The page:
A short study recently published by the European Union demonstrates that research is still a male-dominated field. According to this investigation the number of female professors in Europe is on average 27%. Finland contributes the highest percentage at 35%, with Germany bringing up the rear with just 9%. This fact is particularly noteworthy when one considers that the number of female students has for many years been above 50%. To date approximately just 40% of submitted PhD dissertations in Europe are written by women and the number of female scientists continues to decrease significantly after PhD level, as women scientists tend to drop out more frequently than their male counterparts. An example of this is the number of female scientists who apply for EMBO post-doctoral fellowships which lies at 40%, while the 'EMBO Young Investigator Programme' aimed at young, independent scientists geared toward professorship level receives just 25% of its applications from female scientists.
The German Federal Minister for Education and Science has estimated that the education of a scientist to PhD level costs the government and the individual together approximately 500.000 Euro. In addition to this financial loss,, the drain of intellectual resources lost each time a female scientist departs from the field of research, is indeed considerable.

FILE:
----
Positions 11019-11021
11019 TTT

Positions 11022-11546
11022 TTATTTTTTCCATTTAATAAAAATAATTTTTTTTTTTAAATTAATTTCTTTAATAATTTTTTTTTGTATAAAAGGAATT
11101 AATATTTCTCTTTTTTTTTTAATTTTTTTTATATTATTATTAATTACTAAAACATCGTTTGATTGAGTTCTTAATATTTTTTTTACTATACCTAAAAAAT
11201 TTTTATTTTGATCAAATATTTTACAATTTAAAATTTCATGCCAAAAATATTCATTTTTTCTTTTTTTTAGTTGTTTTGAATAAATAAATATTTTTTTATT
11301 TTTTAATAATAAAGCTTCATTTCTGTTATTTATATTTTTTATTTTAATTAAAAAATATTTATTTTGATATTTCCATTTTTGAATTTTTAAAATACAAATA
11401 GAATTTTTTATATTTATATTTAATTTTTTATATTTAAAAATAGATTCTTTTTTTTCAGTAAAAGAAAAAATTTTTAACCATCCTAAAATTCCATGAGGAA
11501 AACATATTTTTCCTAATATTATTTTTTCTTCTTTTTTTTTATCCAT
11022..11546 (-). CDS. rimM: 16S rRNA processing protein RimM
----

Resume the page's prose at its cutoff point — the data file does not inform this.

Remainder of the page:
"As in the past it's still the women who are staying at home" explains Gerlind Wallon, leader of the EMBO Programme 'Women in Science'. "We wish to send out a positive signal with our new Restart-Fellowship and enable women that have taken a career break for the upbringing of their children to re-enter the scientific profession". The Restart Fellowship is just one of a number of measures on the route to equality for wo
Contact: Ellen Peerenboom
European Molecular Biology Laboratory